[jh] Thank you – in this story, however, there was not much need to sneak in the lesson. Tudley did things that he wanted and needed to do and that alone is something children can relate to. I don’t set out to illustrate a lesson. I write what I think is interesting and if there is a lesson in there, great! If it’s a good lesson, even better. Lessons can be found in just about every story, but they are most interesting when the story comes first.

As for the facts in the story, I am a naturalist and spend most of my free time exploring the natural world. I’ve met – in person – and spent quite a bit of time observing the creatures in this book.

I think it’s wonderful you don’t set out to illustrate a lesson; I think the way you write is the most appealing to children.

What was your favorite part about writing or illustrating Tudley Didn’t Know?

image from Tudley Didn’t Know

[jh] I enjoy painting puddles and drops of water and had fun with making the firefly look wet. I also visualized a very specific look on the frog’s face when she first saw her tadpole with legs – I wanted a look of pure joy and pride and I think I captured it.

I think you did, too.

What are you working on now?

[jh] I just finished “Katie Loves the Kittens” (Henry Holt). It’s about a little Jack Russell Terrier that loves the new kittens so much, she can’t contain her excitement and keeps scaring them away. I’m about to start work on a sequel to Chickens to the Rescue – Pigs to the Rescue. I also finished writing a field guide to the night singing insects of the northeastern US. This is for adults and is a book on identifying the crickets and katydids of the area. There will be a CD containing their calls in the back pocket of the book.

That’s exciting you’re writing a sequel! I love Chickens to the Rescue! I’ll keep my eye out for Pigs to the Rescue.

What are some of your favourite picture books or children’s books?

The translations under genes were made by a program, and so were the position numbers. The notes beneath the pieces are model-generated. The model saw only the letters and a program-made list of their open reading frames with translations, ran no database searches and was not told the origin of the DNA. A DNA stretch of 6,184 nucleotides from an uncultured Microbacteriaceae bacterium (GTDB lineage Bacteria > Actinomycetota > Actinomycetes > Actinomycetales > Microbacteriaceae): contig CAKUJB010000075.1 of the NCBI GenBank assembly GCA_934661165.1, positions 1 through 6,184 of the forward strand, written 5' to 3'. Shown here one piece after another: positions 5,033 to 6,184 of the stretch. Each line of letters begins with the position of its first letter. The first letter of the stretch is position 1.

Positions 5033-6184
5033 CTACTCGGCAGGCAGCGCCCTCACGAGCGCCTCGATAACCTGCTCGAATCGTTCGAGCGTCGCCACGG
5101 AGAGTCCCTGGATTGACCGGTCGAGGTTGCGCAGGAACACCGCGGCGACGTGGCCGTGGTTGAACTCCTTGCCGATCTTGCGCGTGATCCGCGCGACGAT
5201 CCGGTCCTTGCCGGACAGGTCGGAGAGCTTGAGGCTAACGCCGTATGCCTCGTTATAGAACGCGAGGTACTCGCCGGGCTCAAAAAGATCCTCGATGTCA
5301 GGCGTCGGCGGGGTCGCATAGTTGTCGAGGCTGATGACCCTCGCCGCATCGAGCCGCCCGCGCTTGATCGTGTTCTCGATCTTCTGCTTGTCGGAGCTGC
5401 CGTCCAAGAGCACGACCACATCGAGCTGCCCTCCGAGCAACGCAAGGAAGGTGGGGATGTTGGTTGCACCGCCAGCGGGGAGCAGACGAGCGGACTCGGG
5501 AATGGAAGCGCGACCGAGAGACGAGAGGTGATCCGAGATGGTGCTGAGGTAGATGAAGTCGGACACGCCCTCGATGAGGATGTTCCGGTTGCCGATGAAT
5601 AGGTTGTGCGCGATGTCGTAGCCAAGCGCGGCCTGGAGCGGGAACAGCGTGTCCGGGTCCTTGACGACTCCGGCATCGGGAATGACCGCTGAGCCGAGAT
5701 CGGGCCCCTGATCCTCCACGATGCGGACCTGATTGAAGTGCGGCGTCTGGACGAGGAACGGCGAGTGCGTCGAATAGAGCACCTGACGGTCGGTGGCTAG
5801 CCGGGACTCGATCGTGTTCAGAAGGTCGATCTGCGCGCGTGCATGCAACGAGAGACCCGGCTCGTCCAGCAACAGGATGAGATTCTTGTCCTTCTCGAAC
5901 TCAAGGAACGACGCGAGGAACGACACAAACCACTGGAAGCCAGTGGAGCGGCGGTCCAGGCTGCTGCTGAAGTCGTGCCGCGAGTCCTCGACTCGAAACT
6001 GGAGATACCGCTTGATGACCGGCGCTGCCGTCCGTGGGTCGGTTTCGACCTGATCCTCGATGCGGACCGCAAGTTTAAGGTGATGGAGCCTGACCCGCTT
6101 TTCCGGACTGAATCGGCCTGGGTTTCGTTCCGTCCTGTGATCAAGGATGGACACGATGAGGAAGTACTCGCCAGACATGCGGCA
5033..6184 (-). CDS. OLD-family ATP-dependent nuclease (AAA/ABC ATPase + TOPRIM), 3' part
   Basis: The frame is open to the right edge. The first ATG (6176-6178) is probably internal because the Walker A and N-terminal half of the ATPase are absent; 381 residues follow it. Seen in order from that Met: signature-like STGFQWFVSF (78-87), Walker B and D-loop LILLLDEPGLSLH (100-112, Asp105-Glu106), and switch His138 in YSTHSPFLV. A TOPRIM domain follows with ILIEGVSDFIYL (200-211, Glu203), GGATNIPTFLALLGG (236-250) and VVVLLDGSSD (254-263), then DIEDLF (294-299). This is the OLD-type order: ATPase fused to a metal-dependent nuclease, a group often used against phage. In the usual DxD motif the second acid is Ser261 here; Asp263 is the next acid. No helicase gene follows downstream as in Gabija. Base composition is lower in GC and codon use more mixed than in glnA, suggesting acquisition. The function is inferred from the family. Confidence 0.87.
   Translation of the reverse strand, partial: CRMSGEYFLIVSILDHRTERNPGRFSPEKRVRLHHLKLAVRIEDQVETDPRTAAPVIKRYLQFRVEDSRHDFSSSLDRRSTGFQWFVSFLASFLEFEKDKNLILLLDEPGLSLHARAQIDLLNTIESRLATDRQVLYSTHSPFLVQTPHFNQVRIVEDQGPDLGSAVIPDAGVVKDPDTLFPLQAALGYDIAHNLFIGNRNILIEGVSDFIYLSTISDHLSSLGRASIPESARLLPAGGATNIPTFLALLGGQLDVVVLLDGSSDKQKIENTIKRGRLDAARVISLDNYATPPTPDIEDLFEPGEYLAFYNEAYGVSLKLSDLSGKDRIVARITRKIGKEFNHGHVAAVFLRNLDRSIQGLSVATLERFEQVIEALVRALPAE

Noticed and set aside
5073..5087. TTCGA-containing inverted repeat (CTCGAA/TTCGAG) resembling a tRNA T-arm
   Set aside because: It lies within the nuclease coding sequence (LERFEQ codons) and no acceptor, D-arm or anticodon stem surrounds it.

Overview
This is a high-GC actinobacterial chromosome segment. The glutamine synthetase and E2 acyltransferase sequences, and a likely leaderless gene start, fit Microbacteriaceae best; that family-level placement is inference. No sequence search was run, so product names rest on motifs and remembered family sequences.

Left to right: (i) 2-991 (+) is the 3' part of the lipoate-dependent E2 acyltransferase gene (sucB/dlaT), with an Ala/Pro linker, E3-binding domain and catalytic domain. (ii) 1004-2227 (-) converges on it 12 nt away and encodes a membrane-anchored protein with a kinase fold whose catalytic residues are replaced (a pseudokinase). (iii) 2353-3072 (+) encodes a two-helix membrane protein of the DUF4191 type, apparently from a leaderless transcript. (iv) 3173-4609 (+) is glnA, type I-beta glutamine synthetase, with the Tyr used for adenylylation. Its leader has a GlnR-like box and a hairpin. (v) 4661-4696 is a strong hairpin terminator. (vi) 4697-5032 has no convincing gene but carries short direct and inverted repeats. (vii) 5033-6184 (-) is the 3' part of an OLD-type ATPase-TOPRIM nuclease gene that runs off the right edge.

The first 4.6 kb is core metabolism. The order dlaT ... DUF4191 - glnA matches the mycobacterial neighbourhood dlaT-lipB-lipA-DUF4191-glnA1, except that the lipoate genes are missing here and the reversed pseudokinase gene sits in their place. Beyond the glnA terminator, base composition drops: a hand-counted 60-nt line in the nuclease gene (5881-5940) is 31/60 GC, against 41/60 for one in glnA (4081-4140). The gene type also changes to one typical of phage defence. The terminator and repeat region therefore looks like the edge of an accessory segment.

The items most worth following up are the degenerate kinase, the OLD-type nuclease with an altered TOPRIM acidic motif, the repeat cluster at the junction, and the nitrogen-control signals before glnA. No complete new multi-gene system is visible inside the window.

[jh] I worked in the children’s book section in the Commack Library (New York) while going to art school. This exposed me to a lot of work and showed me how I could combine my love of words and pictures in a single medium. I was most inspired by Arnold Lobel’s “Frog and Toad” books – love the way he mixed his browns and greens, and the simple tales of friendship.
My favorite book to read as a child was “The King and Six Friends” – I ordered a copy from the internet and talk about it when I visit schools.

I also grew up on Dr. Seuss. My mother had enrolled me in the Doctor Seuss book club and I received a new book every month. It became something I looked forward to.

I loved Dr. Seuss, too.

Is there anything you would like to tell readers?

[jh] I enjoy visiting schools to talk about the writing/illustration process. Info can be found at my website – Stop in and say hello.

Thank you, John, for a wonderful interview. I really enjoyed hearing what you had to say.

You can read my complete review of Tudley Didn’t Know here. Tudley Didn’t Know is one of those books that feels so good to read–every time. It’s an inspiring, entertaining book that encourages readers to believe in themselves, to dream, to do what feels right, and to not accept limitations that they or anyone else place upon them. It also promotes kindness, compassion, and a sense of community–all while providing an entertaining story. I highly recommend it!

About Cheryl Rainfield

I write the books I needed and couldn't find as a teen. I write teen fiction--paranormal fantasy and gritty realistic fiction. I'm the author of SCARS (WestSide Books, 2010) #1 ALA QuickPicks, and Governor General Literary Award Finalist, HUNTED (WestSide Books, Oct 2011), STAINED (Harcourt, 2013), The Last Dragon (HIP Books, Sept 2009), and Walking Both Sides (HIP Books, 2011). I also enjoy drawing, surfing the web, connecting with people I like, doing crafts, and being with my dog.